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MANUAL

MINIMUM REQUIREMENTS FOR THE CONSTRUCTION AND MAINTENANCE OF TANK FOUNDATIONS, BUND WALLS AND DRAINAGE SYSTEMS FOR SMALL STORAGE INSTALLATIONS

DEP 34.18.51.10-Gen.

June 1985

DESIGN AND ENGINEERING PRACTICE

USED BY COMPANIES OF THE ROYAL DUTCH/SHELL GROUP

PRACTICE USED BY COMPANIES OF THE ROYAL DUTCH/SHELL GROUP This document is confidential. Neither the whole

This document is confidential. Neither the whole nor any part of this document may be disclosed to any third party without the prior written consent of Shell Internationale Petroleum Maatschappij B.V., The Hague, the Netherlands. The copyright of this document is vested in Shell Internationale Petroleum Maatschappij B.V., The Hague, the Netherlands. All rights reserved. Neither the whole nor any part of this document may be reproduced, stored in any retrieval system or transmitted in any form or by any means (electronic, mechanical, reprographic, recording or otherwise) without the prior written consent of the copyright owner.

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DEP 34.18.51.10-Gen. June 1985 Page 2

PREFACE

DEP (Design and Engineering Practice) publications reflect the views, at the time of publication, of:

Shell International Oil Products B.V. (SIOP) and Shell International Exploration and Production B.V. (SIEP) and Shell International Chemicals B.V. (SIC)

The Hague, The Netherlands,

and other Service Companies.

They are based on the experience acquired during their involvement with the design, construction, operation and maintenance of processing units and facilities, and they are supplemented with the experience of Group Operating companies. Where appropriate they are based on, or reference is made to, national and international standards and codes of practice.

The objective is to set the recommended standard for good design and engineering practice applied by Group companies operating an oil refinery, gas handling installation, chemical plant, oil and gas production facility, or any other such facility, and thereby to achieve maximum technical and economic benefit from standardization.

The information set forth in these publications is provided to users for their consideration and decision to implement. This is of particular importance where DEPs may not cover every requirement or diversity of condition at each locality. The system of DEPs is expected to be sufficiently flexible to allow individual operating companies to adapt the information set forth in DEPs to their own environment and requirements.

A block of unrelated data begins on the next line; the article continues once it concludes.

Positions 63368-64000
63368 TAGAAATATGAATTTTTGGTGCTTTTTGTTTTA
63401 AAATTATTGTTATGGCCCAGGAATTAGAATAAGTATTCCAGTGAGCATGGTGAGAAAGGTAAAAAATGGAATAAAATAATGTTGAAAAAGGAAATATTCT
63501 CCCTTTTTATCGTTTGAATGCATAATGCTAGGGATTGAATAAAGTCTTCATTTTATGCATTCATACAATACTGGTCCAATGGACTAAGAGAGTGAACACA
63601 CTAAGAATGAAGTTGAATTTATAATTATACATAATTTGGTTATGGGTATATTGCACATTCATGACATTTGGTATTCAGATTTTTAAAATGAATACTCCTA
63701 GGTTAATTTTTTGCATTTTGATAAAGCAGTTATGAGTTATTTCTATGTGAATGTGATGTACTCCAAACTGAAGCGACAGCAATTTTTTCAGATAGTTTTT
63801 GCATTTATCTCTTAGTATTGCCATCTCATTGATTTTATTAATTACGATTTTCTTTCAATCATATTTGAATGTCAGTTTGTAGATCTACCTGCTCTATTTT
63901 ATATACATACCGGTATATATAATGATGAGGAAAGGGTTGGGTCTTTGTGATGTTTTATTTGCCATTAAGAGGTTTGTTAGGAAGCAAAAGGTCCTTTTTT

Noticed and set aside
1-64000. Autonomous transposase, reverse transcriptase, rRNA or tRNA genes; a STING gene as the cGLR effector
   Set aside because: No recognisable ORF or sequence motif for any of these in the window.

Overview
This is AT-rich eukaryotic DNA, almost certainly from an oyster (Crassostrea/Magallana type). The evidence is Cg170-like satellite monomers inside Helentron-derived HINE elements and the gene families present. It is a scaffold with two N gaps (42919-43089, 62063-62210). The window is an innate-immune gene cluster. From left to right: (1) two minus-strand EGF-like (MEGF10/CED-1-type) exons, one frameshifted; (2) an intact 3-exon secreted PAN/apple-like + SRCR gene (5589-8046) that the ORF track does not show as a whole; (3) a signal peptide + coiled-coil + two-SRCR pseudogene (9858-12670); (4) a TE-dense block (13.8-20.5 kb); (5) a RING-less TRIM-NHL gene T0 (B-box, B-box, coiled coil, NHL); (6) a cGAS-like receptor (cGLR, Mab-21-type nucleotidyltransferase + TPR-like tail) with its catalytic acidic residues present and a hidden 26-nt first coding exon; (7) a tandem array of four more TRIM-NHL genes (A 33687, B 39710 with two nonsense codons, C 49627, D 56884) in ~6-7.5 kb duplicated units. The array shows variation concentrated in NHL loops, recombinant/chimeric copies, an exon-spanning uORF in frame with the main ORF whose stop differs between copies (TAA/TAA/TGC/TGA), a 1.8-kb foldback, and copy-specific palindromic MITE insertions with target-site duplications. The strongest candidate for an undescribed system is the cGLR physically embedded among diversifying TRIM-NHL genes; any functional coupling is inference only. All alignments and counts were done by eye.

When Contractors or Manufacturers/Suppliers use DEPs they shall be solely responsible for the quality of work and the attainment of the required design and engineering standards. In particular, for those requirements not specifically covered, the Principal will expect them to follow those design and engineering practices which will achieve the same level of integrity as reflected in the DEPs. If in doubt, the Contractor or Manufacturer/Supplier shall, without detracting from his own responsibility, consult the Principal or its technical advisor.

The right to use DEPs is granted by SIOP, SIEP or SIC, in most cases under Service Agreements primarily with companies of the Royal Dutch/Shell Group and other companies receiving technical advice and services from SIOP, SIEP or SIC. Consequently, three categories of users of DEPs can be distinguished:

1)

Operating companies having a Service Agreement with SIOP, SIEP, SIC or other Service Company. The use of DEPs by these Operating companies is subject in all respects to the terms and conditions of the relevant Service Agreement.

2)

Other parties who are authorized to use DEPs subject to appropriate contractual arrangements.

3)

Contractors/subcontractors

and Manufacturers/Suppliers under a contract with users referred to under 1) or 2)

which requires that tenders for projects, materials supplied or - generally - work performed on behalf of the said users comply with the relevant standards.

Subject to any particular terms and conditions as may be set forth in specific agreements with users, SIOP, SIEP and SIC disclaim any liability of whatsoever nature for any damage (including injury or death) suffered by any company or person whomsoever as a result of or in connection with the use, application or implementation of any DEP, combination of DEPs or any part thereof. The benefit of this disclaimer shall inure in all respects to SIOP, SIEP, SIC and/or any company affiliated to these companies that may issue DEPs or require the use of DEPs.